He became convinced that he had a secret power over women that originated with voodoo. His sexual powers were at their peak, he believed, when they were enhanced by the energy of the Vodun. Erroneously described as an evil religion, it is a derivative of several African religions, mostly Nigerian, some of which go back over 5,000 years. Raymond fell into the dark side of voodoo and believed that he was a oungan(priest) who could obtain his mystical powers from the Loa (spirits). He read the notorious “Haiti or the Black Republic,” written in 1884 and the source of a great deal of misinformation about the Vodun religion. It contained lurid descriptions of human sacrifice and tortures, which later captured the imagination of Hollywood filmmakers who produced films that perpetuated that myth. Fernandez told friends that he could make love with women from great distances by placing voodoo powders inside the envelopes. In his letters, he asked his victims to send a lock of their hair, an earring, or some personal item that he could utilize in voodoo rituals to strengthen his supernatural control. Unsuspecting women, he believed, then fell at his feet, consumed by the erotic sexual persuasion of Raymond Fernandez, voodoo houngan.
In 1946, Raymond was released from prison and moved to Brooklyn to live with his sister. His relatives were upset with his appearance, which had changed dramatically since the accident. He was mostly bald where before he had an abundance of rich, dark hair. The scar from the accident was plainly visible on the top of his head. Raymond locked himself in his room for days at a time and complained of painful headaches. During this period, he began to write dozens of letters to “lonely hearts” clubs where, through the mails, he began to seduce gullible females who were looking for men. Once he gained their trust, he would steal money, jewelry, checks; whatever he could embezzle. Then, he would disappear forever. The victims, often too embarrassed to complain, rarely reported the episodes to the police.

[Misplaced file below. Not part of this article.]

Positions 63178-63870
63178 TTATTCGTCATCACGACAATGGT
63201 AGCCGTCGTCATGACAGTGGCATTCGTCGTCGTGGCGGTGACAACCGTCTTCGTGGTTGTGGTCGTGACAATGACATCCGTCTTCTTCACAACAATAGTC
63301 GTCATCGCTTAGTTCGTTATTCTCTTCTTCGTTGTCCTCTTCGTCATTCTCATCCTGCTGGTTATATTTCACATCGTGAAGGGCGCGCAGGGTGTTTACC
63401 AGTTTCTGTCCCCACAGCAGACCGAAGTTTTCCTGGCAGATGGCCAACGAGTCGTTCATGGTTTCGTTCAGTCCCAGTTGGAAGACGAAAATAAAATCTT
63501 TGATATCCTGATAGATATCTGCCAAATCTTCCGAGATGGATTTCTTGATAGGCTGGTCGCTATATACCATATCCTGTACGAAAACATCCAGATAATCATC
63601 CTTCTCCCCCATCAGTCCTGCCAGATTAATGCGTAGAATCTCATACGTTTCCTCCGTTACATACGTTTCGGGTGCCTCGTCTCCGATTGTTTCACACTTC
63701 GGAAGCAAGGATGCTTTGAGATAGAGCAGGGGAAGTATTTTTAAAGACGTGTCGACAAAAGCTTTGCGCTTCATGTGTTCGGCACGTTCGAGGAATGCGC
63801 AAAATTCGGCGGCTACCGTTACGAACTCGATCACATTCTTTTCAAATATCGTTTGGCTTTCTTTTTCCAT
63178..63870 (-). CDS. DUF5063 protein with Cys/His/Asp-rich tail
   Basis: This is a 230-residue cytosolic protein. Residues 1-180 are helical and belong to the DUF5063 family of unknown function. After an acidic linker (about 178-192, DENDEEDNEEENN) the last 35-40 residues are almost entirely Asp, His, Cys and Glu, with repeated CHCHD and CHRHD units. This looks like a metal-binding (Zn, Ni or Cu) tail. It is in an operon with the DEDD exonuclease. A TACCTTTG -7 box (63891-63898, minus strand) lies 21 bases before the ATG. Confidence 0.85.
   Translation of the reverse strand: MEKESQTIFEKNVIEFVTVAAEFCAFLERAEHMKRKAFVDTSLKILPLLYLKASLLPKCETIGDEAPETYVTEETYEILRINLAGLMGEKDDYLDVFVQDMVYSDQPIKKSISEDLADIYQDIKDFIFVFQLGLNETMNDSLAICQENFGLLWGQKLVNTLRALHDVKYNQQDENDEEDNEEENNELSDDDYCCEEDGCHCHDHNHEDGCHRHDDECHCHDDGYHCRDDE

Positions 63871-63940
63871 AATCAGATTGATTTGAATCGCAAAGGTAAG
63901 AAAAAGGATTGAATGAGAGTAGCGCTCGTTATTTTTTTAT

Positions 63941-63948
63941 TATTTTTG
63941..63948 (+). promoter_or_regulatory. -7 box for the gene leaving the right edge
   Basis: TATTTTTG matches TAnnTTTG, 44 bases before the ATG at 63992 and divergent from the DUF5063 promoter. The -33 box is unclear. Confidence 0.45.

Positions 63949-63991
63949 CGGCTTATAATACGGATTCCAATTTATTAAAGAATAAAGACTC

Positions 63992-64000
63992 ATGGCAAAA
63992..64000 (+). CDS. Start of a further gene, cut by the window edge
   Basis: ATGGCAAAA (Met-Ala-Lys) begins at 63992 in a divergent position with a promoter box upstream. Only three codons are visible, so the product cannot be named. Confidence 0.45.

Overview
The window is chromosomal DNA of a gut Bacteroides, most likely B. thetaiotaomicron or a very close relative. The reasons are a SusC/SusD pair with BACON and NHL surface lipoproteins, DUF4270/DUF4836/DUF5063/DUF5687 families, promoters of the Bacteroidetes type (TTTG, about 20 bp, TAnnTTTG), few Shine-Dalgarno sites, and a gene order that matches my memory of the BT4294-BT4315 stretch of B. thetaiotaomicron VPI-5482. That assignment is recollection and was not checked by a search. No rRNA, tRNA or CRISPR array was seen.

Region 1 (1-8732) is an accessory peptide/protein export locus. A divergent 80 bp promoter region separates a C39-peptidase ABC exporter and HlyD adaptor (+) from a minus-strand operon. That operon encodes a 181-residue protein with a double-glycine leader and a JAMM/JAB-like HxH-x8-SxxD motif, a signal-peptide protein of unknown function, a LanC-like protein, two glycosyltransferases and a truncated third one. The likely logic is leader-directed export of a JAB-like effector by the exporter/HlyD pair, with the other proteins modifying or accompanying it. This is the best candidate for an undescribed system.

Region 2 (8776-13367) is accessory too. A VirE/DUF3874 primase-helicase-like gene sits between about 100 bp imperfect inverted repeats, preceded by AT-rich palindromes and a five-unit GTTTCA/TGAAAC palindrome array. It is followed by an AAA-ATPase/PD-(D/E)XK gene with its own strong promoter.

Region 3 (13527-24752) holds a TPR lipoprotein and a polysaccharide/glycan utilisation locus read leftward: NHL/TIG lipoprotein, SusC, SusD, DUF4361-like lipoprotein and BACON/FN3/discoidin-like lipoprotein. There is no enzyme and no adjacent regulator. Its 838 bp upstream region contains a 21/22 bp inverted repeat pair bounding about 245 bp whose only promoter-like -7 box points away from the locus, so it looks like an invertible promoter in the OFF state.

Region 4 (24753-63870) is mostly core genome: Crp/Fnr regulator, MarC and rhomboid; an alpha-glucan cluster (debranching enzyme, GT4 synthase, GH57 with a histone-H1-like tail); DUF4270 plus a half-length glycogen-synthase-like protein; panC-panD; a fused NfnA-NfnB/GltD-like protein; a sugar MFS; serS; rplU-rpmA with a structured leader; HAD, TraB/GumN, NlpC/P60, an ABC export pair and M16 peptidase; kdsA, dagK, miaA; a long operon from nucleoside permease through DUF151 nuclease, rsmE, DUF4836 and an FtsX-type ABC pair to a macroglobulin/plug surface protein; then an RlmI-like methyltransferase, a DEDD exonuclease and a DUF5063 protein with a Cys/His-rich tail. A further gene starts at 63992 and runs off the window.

Dead End in Florida
After Fernandez built up enough anticipation in Martha and he performed the necessary voodoo ritual, he decided that the time had come for the meeting. He arranged to take a train down to Florida and for Martha to meet him at the station. Of course, Martha, realizing that she was about to confront the lies she told about herself, was extremely nervous, but her curiosity and desire quickly overcame whatever fears she may have had. On December 28, 1947, he arrived in Pensacola, Florida.
At first, Fernandez must have been surprised at her size but outwardly he gave no signs of his disapproval. When she first saw Fernandez, Martha was thrilled. She couldn’t believe how lucky she was to have such a handsome man. He was everything she dreamed of, and more. She thought he strongly resembled her hero, Charles Boyer. They returned to her home where Martha introduced Raymond to her two children and prepared dinner. Once the children were put to bed, Raymond made his move. Martha, already thrilled that he would pay any attention to her whatsoever, quickly surrendered. For the first time in her life, she attained sexual fulfillment. It was a revelation.